Salary rollback - is it legal?

Discussion in 'The Business of Hockey' started by shveik, Dec 15, 2004.

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  1. shveik

    shveik Registered User

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    I was stunned to learn the players proposal to roll back the salaries. IMO this addressed the major problem with NHL financial health - all those insane salaries that were given out up until a couple of years ago. However, I am not sure that NHLPA *can* propose anything like that. For example, what's to stop Jaromir Jagr from suing the Rangers to stick to the original binding contract of $10mil a year?
     
  2. mudcrutch79

    mudcrutch79 Registered User

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    The provision in the SPC making his contract subordinate to the CBA.

     
  3. justapantherfan

    justapantherfan Registered User

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    That's one of the ways a union works. All the members agree (or vote) and if it's agreed on then the payroll deduction goes in to effect, or what ever they may be talking about. There is nothing any player can do as it was agreed on.
     
  4. Puck

    Puck Ninja

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    I was thinking the same thing.

    Ok, the player and GM were legally bound to follow the CBA rules when they entered into the contract. If they did so under the rules of that CBA at the time and in good faith, how does a new CBA negate that contract? It sets rules for new contracts, but can they wipe out all past legally binding contracts?

    Goodenow himself said in his post-meeting interview, what sets this PA apart from other unions is that they don't negotiate salaries for the players. That is a contract between the player and the team. If both signed that agreement in good faith under the CBA rules at the time, can it really be turned back later? Yes if the two parties agree, but what if they don't. I'd like to see a precedent on that myself....Article 18 or no Article 18....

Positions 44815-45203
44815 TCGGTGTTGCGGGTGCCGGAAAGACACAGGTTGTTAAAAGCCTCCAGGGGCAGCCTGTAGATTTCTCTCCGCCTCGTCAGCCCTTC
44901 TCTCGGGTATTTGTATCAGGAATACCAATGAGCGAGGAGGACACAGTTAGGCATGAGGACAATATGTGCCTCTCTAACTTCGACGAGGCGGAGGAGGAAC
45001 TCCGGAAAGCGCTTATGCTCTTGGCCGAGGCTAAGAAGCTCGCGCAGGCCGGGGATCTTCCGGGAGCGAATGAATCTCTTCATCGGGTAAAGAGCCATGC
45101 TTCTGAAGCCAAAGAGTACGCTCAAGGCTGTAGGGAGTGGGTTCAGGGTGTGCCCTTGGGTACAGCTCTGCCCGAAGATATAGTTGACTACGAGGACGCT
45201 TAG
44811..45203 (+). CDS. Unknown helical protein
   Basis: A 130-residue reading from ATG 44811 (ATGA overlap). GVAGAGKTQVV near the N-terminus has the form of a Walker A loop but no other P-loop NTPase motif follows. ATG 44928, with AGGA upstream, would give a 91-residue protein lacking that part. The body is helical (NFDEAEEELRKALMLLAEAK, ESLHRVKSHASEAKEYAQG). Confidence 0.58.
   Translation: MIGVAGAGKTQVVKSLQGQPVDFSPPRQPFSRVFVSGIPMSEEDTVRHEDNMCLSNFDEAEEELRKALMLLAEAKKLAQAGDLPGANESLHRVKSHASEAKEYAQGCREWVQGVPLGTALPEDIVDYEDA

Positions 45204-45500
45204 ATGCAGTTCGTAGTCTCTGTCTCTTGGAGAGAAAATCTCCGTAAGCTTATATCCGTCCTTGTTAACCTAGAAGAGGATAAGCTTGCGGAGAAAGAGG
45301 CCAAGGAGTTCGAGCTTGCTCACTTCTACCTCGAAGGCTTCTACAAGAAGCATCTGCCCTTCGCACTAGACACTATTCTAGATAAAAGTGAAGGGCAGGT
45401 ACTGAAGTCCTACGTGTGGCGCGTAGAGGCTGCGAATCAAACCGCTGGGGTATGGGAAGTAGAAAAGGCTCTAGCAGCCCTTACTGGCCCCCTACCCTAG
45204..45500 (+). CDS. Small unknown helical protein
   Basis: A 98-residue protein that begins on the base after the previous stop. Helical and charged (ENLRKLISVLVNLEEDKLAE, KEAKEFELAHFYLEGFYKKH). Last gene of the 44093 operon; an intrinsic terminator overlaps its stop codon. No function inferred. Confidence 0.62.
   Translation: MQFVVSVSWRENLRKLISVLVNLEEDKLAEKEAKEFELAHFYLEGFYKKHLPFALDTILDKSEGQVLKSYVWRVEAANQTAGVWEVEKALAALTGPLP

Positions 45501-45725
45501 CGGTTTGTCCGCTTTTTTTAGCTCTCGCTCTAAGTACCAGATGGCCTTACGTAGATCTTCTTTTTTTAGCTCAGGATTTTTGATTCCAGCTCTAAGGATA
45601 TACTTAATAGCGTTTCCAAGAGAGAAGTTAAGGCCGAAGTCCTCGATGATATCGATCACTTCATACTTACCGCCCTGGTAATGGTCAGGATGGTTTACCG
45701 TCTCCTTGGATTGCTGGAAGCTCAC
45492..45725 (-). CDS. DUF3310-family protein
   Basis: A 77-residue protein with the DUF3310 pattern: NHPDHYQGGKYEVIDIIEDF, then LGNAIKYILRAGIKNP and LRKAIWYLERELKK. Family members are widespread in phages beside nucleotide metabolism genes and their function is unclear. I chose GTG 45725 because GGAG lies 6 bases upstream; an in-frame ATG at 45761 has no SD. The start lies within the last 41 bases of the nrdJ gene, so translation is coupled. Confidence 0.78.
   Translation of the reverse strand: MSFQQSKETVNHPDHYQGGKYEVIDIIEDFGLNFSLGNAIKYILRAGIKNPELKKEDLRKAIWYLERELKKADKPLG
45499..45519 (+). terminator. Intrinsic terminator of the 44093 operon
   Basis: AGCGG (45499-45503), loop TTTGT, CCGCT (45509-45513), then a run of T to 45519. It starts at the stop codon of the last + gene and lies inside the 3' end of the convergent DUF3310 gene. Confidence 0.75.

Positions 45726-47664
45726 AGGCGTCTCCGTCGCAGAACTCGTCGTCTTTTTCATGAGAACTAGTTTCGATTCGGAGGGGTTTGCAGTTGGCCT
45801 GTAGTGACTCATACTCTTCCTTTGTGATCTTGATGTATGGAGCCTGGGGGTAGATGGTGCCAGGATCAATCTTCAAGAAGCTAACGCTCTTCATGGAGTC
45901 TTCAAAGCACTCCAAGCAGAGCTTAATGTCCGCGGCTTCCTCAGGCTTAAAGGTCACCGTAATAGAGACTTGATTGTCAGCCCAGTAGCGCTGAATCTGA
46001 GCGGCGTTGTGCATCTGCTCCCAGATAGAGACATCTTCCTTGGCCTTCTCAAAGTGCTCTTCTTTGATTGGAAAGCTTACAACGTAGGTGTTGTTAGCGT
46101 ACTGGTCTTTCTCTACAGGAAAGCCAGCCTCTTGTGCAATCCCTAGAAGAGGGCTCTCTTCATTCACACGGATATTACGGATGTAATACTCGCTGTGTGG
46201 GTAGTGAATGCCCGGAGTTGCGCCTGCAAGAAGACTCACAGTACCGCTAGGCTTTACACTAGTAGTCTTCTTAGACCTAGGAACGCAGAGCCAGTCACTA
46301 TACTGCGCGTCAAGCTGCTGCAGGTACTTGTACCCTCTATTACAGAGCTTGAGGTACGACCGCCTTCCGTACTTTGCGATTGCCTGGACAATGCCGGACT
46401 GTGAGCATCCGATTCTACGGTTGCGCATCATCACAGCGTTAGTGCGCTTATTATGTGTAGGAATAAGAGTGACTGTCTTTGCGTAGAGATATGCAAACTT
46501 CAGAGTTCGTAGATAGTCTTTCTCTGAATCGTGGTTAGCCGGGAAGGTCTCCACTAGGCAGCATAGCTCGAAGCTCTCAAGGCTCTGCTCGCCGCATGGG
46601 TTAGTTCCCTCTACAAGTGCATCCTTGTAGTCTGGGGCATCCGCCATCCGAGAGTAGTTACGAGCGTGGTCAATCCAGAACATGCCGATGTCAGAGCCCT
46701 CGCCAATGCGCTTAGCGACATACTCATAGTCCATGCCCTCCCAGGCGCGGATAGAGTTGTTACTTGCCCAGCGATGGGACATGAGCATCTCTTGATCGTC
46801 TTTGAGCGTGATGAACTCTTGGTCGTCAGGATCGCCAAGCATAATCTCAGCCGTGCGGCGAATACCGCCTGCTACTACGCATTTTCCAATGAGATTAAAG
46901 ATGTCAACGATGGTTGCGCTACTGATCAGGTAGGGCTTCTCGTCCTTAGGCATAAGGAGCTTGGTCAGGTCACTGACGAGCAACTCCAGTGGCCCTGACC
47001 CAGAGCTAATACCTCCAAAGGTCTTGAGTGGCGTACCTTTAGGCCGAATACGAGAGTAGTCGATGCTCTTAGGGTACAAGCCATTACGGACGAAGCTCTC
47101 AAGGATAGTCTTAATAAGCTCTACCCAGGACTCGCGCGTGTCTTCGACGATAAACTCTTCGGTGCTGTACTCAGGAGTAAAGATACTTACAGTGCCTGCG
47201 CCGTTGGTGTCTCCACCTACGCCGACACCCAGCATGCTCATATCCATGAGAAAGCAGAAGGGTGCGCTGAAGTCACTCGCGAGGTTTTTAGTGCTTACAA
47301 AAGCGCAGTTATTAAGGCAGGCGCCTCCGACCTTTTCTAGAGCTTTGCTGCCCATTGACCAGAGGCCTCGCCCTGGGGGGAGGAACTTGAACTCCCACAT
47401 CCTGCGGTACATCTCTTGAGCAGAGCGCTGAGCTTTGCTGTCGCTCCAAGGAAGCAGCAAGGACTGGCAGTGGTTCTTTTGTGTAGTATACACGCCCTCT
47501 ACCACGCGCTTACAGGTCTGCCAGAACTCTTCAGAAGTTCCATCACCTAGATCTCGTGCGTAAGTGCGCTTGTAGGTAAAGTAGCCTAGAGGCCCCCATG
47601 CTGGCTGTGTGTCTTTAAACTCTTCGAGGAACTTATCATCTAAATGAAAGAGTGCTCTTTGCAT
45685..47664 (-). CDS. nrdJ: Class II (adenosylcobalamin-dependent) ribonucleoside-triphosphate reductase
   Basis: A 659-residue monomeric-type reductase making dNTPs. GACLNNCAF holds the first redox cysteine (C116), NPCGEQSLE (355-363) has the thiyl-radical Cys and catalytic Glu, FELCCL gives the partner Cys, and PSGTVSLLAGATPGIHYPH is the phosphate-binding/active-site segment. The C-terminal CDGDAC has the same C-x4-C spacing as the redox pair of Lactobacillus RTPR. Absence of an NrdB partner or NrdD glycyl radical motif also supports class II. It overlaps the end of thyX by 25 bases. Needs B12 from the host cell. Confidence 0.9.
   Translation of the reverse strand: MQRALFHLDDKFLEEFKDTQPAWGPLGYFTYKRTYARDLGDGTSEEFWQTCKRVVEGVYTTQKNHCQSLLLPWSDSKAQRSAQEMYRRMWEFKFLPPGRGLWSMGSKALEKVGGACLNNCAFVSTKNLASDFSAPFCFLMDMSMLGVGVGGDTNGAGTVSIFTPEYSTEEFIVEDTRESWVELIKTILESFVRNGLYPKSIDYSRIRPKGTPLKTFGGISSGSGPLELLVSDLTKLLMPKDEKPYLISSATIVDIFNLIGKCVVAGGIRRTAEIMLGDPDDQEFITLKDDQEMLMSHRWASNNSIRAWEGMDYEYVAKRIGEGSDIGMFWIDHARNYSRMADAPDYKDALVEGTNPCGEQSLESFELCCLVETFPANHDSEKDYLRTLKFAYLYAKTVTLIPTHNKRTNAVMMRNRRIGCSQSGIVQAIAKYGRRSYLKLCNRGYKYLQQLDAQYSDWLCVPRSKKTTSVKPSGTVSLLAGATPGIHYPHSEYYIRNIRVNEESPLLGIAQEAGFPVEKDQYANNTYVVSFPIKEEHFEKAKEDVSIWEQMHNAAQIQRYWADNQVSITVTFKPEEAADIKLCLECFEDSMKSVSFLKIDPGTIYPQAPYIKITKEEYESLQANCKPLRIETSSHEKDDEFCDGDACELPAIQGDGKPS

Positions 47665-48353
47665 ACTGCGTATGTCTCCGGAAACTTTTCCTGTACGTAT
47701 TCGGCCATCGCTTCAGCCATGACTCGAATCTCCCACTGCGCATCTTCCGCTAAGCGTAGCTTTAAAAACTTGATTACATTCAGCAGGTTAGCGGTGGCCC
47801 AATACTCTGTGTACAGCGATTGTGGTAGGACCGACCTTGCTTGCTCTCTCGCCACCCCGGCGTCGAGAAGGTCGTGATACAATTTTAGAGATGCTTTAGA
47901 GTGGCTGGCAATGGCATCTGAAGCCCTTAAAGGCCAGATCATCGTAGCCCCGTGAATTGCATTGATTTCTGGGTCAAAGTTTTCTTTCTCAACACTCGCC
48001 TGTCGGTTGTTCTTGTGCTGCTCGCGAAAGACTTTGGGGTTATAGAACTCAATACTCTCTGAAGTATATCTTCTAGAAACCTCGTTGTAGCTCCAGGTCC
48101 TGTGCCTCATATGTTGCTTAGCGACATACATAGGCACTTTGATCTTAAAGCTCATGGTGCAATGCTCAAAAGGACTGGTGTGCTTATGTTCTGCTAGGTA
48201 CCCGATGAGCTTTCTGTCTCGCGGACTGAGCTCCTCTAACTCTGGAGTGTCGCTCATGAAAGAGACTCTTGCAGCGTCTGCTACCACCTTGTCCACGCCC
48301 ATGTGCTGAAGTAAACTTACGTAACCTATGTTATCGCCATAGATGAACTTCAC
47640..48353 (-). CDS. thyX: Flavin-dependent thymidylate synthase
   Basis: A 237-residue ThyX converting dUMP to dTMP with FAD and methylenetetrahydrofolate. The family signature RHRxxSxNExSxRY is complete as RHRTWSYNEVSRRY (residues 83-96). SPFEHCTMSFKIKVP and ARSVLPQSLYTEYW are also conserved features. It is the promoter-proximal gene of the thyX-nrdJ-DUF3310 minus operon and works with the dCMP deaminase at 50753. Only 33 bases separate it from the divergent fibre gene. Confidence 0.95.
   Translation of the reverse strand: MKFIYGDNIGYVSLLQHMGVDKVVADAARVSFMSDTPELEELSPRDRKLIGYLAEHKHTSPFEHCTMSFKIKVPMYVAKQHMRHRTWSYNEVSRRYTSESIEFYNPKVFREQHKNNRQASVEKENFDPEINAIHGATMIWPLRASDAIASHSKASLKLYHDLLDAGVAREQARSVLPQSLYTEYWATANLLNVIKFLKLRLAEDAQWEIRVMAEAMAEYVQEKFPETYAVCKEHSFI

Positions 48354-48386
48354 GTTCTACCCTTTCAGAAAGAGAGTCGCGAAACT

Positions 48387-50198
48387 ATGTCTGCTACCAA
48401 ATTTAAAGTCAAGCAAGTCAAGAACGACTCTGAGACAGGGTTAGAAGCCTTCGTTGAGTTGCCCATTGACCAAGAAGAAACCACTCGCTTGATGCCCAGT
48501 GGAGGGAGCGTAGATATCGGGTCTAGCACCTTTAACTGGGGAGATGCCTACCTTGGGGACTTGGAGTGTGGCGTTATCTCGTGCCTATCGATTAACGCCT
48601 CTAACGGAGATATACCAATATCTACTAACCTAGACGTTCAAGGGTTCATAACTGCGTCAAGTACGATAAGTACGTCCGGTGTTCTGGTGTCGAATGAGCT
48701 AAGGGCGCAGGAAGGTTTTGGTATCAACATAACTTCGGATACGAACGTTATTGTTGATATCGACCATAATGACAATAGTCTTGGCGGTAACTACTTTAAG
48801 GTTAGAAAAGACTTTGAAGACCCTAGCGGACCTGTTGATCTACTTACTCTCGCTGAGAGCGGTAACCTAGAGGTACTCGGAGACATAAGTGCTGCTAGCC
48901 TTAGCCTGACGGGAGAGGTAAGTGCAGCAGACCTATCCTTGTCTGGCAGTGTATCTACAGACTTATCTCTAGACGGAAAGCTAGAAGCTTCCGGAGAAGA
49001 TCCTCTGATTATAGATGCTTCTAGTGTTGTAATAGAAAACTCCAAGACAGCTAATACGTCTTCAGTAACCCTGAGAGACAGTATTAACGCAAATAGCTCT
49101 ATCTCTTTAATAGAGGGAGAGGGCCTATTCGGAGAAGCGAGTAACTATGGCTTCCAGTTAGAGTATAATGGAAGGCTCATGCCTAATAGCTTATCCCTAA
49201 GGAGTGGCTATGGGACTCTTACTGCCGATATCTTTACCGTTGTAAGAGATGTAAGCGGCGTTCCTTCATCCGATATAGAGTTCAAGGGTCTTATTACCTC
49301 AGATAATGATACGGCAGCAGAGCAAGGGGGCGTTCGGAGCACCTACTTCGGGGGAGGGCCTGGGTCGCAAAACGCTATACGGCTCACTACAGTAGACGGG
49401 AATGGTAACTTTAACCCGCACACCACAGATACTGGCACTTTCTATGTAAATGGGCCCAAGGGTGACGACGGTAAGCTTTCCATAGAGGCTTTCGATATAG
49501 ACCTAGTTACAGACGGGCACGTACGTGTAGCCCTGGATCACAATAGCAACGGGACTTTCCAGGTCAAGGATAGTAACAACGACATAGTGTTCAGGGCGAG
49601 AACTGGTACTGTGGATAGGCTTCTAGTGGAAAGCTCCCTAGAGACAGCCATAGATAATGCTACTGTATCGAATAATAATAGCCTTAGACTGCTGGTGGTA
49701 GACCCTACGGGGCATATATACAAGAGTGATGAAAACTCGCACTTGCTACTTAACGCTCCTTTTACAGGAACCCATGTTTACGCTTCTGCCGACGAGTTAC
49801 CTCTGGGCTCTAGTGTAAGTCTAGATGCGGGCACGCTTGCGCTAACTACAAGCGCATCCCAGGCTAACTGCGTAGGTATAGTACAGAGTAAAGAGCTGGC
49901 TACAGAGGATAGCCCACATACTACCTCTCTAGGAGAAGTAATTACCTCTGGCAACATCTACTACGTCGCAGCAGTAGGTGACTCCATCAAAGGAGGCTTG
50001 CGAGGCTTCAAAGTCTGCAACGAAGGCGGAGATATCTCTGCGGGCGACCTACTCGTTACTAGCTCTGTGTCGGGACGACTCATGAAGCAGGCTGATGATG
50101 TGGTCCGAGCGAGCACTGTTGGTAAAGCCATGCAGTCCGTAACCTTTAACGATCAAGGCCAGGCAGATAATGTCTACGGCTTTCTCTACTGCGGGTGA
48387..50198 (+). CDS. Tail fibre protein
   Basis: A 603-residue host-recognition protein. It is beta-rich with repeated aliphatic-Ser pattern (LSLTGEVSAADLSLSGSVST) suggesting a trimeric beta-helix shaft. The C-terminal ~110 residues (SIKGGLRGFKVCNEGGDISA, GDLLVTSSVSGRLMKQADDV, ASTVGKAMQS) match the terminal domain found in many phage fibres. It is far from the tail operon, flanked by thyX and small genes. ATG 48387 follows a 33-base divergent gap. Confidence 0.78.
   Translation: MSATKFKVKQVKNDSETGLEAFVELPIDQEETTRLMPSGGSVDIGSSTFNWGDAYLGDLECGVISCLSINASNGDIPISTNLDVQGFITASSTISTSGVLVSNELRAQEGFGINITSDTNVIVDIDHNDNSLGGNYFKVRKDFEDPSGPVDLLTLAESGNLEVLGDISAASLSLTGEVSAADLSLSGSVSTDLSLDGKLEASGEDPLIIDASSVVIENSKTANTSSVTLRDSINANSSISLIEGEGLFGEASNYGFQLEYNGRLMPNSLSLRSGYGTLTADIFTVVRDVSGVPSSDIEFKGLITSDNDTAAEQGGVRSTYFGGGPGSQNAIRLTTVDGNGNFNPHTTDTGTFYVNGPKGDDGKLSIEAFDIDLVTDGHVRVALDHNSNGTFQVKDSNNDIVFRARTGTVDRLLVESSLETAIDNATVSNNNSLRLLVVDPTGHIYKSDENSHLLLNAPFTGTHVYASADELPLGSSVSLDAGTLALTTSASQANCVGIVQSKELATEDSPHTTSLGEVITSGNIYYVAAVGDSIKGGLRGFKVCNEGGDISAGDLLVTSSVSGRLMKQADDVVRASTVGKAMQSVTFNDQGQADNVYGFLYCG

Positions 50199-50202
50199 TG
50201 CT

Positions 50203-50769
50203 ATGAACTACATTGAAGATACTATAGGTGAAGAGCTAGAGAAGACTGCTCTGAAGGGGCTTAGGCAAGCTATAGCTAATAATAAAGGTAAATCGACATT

I dunno if Jagr could sue the Rangers but he could ask a court that his contract be honored. No? I'm just asking for sake of argument....
     
  5. shveik

    shveik Registered User

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    This clears up a lot.

    However, I am not sure that there is no legal ground in disputing this rollback. After all, it is not possible to agree to something that you do not know (such as the CBA "to be entered into"). So clearly this article 18 makes such salary rollback legal, the question is, are there grounds for legal dispute of the result by an individual player? If there were no salary rollbacks like this in the past, IMO a player can rightfully claim that such effect in the CBA was not anticipated at the time the contract was signed. In that case either release from the contract (UFA, RFA status), or enforcement of the original salary level negotiated could be argued for. *)

    No?

    [SIZE=-10]*) IANAL[/SIZE]
     
  6. Kaiped Krusader

    Kaiped Krusader Registered User

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    I'm no lawyer, but I can't imagine it would matter that there had been no salary rollbacks in the past. If a player signs a contract that says he agrees to any future CBA agreements his union will make with the league then he has to live with it - whether he anticipated it or not. The only way I could see there being an issue would be if a new CBA violated some U.S. or Canadian federal (or state/provincial) employment law and a player's agent or lawyer found a way to exploit that.
     
  7. thinkwild

    thinkwild Veni Vidi Toga

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    If the union members ratify a CBA proposal negotiated between their union and management, and it contains a salary rollback, i cant see how any individual player could then sue for that old contract. The union has the ability, as we have seen from their offer, to rollback salaries. As long as the majority ratify it, its binding. Thats life in a union. Star players would definitely be better off without it.
     
  8. Sammy*

    Sammy* Guest

    If there is no hockey they wont be.They are the guys who have the most to lose if there is no hockey, so it was hardly them making a magnaminous gesture, as opposed to the lower paid guys.
     
  9. Lionel Hutz

    Lionel Hutz Registered User

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    No. That is a nice argument, and creative, and it is something that could be tried. However it would never work. The CBA is like the Constitution of these labour contracts. Anything falling outside of them is void and legally un-enforceable.

    Even if the court was prepared to entertain this issue, the compelling counter-argument would be that at the time the contract was signed it was known that this contract would overlap the expiry of the CBA. Acheiving a new CBA would require negotiations, and negotiations may involve concessions by either side. Therefore by extension, such changes are reasonably foreseeable.
     
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